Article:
An Examination of LEED Certification’s Utility as Evidence for Superior On-Property Environmental Sustainability in Hotels
Behnke, Grant Michael
This study explores the potential misalignment between LEED certification's prescriptive scorecard and hotel real estate's operationally complex nature. This study revealed that LEED hotels generally outperform their non-LEED counterparts on a per square foot basis for carbon footprint, energy use, and water use metrics, but perform worse on a per occupied room basis. However, the large amount of variance in the data sample that is inherent in hotel industry data renders definitive conclusions about the utility of LEED as evidence for superior on-property environmental sustainability in hotels difficult to make. Any variance between LEED and non-LEED data groupings was generally not found to be statistically significant. These results demonstrate that further analysis is needed before LEED certification can be tied to levels of environmental sustainability between hotels in a meaningful way. Also, the true impact of hotel LEED certification is extremely difficult to find with any method besides direct comparison of hotel metrics before and after LEED certification.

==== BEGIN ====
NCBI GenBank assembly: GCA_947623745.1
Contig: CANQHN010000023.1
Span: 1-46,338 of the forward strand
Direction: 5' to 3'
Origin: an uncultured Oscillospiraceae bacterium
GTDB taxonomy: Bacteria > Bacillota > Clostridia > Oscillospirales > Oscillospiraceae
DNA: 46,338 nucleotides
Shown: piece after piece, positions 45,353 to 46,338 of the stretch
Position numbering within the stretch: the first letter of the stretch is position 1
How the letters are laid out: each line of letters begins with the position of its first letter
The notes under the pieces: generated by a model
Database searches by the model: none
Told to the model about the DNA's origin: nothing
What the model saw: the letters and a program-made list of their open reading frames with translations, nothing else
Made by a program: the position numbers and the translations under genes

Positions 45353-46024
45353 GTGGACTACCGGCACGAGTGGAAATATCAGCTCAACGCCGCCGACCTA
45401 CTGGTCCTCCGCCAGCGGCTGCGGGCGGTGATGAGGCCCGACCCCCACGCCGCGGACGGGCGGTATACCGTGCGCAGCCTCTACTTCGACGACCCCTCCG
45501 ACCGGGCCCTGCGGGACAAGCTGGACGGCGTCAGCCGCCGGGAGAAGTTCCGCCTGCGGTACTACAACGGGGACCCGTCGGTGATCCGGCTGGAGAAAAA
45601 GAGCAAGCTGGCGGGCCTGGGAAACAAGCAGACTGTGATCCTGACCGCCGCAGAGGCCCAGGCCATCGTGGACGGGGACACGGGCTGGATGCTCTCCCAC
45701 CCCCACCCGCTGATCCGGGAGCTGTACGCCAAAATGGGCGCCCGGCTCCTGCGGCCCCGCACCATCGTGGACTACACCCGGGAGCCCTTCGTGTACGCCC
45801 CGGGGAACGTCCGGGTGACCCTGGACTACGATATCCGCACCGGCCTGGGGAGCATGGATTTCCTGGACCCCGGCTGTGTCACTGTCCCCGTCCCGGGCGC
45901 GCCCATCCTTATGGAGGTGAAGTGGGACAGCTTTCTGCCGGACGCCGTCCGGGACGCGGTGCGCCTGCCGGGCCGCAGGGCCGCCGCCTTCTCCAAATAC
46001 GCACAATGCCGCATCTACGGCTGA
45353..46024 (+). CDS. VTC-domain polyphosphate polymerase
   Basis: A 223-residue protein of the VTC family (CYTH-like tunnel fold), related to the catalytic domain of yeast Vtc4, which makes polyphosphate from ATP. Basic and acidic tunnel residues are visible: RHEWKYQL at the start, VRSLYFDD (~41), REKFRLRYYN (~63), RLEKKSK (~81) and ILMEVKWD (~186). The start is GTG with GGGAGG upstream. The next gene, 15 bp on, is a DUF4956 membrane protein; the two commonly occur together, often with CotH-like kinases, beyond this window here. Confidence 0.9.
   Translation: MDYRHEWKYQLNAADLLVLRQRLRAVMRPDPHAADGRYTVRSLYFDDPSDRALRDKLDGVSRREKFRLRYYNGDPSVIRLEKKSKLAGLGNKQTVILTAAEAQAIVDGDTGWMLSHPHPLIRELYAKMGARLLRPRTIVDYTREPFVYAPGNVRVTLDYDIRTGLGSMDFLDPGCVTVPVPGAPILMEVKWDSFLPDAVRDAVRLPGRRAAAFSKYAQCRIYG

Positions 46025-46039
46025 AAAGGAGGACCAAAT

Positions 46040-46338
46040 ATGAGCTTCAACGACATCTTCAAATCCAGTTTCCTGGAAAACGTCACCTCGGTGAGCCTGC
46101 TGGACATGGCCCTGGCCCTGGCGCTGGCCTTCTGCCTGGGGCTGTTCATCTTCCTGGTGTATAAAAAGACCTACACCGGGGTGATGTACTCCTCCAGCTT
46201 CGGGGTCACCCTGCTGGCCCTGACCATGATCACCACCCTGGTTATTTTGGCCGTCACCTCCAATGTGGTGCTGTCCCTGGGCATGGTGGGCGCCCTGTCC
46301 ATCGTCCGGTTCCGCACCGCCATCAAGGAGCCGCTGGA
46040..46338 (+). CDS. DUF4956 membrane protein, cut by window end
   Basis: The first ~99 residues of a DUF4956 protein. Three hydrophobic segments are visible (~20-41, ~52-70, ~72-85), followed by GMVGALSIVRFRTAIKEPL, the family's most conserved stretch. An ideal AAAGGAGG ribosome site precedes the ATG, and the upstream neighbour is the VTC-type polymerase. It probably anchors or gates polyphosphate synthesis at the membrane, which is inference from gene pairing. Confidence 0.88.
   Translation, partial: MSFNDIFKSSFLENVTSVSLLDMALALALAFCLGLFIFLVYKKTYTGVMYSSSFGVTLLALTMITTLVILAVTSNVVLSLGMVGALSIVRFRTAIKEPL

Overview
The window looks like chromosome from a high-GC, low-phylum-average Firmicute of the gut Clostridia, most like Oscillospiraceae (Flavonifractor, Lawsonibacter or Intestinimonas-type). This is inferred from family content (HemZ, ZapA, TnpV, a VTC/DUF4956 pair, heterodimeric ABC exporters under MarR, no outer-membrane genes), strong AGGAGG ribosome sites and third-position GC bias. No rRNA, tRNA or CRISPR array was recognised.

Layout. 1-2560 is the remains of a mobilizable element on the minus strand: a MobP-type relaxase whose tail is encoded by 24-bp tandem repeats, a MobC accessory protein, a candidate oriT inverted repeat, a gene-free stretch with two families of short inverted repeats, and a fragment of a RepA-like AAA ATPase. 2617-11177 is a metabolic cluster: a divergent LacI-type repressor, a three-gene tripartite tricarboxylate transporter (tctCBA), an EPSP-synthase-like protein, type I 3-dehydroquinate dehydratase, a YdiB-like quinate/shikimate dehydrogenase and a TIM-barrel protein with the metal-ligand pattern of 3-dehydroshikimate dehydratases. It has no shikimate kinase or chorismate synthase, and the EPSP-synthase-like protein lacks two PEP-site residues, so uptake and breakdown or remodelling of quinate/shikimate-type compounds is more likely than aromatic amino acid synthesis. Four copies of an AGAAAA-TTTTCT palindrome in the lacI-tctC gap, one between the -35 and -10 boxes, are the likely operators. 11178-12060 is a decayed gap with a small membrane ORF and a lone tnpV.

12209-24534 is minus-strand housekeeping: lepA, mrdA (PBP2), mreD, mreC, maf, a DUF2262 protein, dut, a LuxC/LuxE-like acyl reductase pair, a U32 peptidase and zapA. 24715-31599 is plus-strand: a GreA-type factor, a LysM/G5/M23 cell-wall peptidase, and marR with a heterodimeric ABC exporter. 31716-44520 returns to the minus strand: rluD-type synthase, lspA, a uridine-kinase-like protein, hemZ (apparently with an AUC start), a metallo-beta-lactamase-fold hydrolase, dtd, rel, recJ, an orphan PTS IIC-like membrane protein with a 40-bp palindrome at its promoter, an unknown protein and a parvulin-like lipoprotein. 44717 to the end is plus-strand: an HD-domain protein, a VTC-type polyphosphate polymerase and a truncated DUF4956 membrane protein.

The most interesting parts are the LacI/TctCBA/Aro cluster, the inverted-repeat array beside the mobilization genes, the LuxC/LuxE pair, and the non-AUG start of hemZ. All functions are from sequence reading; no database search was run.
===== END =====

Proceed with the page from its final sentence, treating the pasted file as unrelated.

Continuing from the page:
hotels; sustainability; carbon footprint; LEED certification; impact investing; environmental impact
B.S., Hotel Administration
Bachelors of Science
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dissertation or thesis